Write a little bit about your photo, too. Add to that story.
People enjoy reading about how you captured the image, what you were feeling, what camera you used, even your settings. It adds to your story, fleshes it out, and helps others figure out settings for their own camera in similar situations. It also makes you more engaging, both as a photographer and a storyteller.
It drives me nuts to see an interesting image with no title, no commentary, no exif, no nuthin’. Now, I can understand why a photographer might not wish to indicate the location of the photo, since many places are loved to death, aready – no need to add to that. But, it’s a primary rant with me that many photographers won’t tell a damned story. Yeah, the sunrise over the mountains in that photo is gorgeous, and yeah, it looks a little cold, but surely there is more to it than that! What did you feel at the time you clicked that shutter button? How many miles did you have to hike to get there? Know anything about the ecosystem there; any sort of facts or trivia to impart to your viewers?
For instance, I took a couple of day trips this month (June 2020) over to Mount Rainier National Park, here in Washington state, for some photography. I was itching to get out with my cameras, but leery of things due to the coronavirus pandemic. When I visited, I practiced my social distancing, went to areas where there were few-to-no people, wore a mask where there were people, and thoroughly enjoyed myself – except for that one moment when a woman in a group not practicing social distancing came up to me, pointed at my mask, and told me I needed to take it off.
I posted some of those images on Flickr, and added commentary along with exif data (specific information about the image, including settings, etc.), because I want people to see the exposure information and to visibly see the difference visiting the same spot can make during different seasons, different times of the day, and under different weather conditions; in this instance, rainy and overcast versus a blue-sky day.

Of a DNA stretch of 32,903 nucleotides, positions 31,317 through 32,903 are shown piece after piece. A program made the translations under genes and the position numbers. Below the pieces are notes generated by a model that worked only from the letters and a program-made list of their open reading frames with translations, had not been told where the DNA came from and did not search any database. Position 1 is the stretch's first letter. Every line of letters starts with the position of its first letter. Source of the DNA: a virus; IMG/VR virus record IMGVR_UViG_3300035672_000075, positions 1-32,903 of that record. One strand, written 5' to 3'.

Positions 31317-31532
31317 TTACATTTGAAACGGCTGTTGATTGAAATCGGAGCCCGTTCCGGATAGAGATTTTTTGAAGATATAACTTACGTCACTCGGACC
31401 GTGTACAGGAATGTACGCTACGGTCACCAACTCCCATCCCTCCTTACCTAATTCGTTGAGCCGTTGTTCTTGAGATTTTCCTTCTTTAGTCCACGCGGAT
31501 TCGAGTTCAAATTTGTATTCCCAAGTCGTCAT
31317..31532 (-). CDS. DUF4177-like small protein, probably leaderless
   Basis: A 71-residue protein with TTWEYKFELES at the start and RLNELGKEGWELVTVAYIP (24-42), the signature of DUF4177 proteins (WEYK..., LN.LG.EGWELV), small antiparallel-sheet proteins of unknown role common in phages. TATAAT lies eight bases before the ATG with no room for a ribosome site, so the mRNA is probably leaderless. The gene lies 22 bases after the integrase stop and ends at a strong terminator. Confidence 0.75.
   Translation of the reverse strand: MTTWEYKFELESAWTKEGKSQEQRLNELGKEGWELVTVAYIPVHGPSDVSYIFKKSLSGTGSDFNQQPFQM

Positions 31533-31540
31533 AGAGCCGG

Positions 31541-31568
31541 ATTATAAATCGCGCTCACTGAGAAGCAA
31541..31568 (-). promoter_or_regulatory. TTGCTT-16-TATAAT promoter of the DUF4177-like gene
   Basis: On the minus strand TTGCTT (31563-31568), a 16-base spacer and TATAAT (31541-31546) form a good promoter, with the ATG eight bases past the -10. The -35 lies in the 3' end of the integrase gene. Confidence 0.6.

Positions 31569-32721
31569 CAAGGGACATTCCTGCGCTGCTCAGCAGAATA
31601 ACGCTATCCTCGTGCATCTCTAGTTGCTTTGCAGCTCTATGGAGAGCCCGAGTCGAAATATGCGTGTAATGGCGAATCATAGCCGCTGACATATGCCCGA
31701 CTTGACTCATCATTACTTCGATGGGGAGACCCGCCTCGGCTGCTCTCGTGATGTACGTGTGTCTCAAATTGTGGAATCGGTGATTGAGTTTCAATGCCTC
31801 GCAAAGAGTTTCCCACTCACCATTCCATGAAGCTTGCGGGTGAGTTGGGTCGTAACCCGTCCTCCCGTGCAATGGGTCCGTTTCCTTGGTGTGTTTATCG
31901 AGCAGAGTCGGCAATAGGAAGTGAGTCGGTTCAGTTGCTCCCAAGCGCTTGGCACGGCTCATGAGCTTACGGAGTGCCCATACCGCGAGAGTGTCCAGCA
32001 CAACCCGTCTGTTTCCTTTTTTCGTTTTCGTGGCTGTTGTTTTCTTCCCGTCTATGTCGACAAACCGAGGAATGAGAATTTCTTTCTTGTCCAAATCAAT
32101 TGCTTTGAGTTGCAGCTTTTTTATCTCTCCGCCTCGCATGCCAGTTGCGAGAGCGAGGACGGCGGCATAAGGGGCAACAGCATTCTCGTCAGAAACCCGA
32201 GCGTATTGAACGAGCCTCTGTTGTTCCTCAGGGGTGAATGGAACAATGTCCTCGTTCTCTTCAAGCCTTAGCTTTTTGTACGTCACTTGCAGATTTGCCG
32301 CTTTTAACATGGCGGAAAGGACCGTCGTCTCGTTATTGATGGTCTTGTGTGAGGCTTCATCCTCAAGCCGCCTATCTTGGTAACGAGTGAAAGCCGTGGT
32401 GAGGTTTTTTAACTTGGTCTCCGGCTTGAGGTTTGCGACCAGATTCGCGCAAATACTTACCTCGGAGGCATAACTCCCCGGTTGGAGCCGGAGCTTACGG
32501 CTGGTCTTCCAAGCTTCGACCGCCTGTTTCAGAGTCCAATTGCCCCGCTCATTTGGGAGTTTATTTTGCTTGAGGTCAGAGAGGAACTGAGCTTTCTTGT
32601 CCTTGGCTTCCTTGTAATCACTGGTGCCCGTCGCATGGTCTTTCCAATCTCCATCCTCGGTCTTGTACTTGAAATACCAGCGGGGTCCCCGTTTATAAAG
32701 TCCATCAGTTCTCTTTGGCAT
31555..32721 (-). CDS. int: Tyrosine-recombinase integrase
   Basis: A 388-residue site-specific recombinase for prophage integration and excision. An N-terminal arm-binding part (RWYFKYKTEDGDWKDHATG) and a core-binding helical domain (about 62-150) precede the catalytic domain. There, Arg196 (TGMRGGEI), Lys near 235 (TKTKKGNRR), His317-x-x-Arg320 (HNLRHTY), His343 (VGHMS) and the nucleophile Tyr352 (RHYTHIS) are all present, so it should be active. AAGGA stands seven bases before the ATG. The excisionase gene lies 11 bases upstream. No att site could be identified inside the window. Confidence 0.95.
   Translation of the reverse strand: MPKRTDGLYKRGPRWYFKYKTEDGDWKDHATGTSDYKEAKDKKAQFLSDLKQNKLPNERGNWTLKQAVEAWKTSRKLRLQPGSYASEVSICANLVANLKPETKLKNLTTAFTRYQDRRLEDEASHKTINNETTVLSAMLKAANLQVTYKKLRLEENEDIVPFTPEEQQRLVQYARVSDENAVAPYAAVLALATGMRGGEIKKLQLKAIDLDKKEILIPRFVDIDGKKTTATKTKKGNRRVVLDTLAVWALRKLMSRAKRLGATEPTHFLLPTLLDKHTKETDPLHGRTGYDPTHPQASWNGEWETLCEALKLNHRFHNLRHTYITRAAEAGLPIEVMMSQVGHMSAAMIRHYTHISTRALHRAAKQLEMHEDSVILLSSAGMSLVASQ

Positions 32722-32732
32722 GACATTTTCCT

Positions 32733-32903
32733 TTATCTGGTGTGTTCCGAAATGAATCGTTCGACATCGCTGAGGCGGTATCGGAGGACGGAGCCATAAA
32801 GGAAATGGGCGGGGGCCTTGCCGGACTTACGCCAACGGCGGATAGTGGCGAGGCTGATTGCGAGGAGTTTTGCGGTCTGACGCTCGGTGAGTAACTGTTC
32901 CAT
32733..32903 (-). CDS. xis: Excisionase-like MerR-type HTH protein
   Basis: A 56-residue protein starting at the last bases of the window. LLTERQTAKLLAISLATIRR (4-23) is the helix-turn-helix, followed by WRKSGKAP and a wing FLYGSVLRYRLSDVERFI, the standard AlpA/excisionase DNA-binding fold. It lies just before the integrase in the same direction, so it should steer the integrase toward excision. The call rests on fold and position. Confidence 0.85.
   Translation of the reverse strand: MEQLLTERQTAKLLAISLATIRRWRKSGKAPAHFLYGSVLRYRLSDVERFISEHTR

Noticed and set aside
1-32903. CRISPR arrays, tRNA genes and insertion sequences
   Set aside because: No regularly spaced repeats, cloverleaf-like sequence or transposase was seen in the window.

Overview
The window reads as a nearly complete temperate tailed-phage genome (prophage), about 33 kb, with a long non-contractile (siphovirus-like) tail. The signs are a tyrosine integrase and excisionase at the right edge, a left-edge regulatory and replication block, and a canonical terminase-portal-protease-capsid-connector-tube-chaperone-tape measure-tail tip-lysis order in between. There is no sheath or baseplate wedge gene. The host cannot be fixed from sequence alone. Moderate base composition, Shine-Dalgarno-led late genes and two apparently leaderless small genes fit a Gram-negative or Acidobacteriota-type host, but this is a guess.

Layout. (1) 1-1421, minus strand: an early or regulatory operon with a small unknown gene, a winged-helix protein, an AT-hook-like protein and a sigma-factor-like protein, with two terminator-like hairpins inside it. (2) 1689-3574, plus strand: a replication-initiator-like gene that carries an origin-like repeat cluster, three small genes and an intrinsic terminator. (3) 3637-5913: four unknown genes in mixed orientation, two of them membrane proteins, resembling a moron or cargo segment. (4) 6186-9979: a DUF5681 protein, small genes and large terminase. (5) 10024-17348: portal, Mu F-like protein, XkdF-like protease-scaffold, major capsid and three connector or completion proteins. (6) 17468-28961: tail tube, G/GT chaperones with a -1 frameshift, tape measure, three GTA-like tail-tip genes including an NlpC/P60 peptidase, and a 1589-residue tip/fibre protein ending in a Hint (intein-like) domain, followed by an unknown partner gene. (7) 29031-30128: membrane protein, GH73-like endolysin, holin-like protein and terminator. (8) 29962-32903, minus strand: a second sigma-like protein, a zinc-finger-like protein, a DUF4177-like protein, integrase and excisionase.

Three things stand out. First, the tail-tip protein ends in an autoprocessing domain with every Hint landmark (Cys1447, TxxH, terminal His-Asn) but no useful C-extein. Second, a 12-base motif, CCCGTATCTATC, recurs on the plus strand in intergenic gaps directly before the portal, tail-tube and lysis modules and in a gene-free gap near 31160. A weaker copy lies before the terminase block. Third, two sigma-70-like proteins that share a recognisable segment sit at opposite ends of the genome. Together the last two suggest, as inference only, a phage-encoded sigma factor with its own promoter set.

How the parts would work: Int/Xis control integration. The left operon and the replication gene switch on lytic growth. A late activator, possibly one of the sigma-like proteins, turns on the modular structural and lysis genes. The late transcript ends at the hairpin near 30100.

My first trip to the park since the coronavirus pandemic was June 8th, shortly after it reopened. My second trip was June 18th. The difference in weather is dramatic and you can see it in the images.
The first time I visited, I did not go via Chinook Pass to Tipsoo Lake because I knew things would be snowed over and, due to the rainy, overcast weather, I figured The Mountain would be hiding behind an iron curtain of gray fog. The second time I visited, I did drive by Tipsoo Lake, as you can see from the image at the top of this post.
I won’t make this post any longer, since attention spans aren’t what they used to be. But you should get the gist of what I am saying to you. If you post to a public viewing site, then write a little commentary / story to go with the image so people get a better flavor of the atmosphere and feeling around the photo.
FYI, in case you wish to quibble, photo essays are a little different, and there, you do need to be able to tell a story with just your photos and captions. Flickr, FB, and Twitter, however, are not exactly conducive to photo essays.
Here’s a fun fact for your Monday: the Hoh Rain Forest in Olympic National Park gets over 12 feet of rain a year. So, when you go visit, make sure you take along a rain jacket.
The image below was taken during late summer, and it was actually a dry day. In truth, all the days I was there in the park were dry days – well, ok, except for the last two days, when I visited Hurricane Ridge.
Big tree, small tree, short tree, tall tree. I don’t know if I just made that up or if I read it in some Dr. Seuss book. Anyway, when I first stepped upon the Hall of Mosses trail in the Hoh Rain Forest of Olympic National Park, I looked up at this very tall tree and snapped a shot of it with my iPhone. There are some very tall trees, indeed, in this place.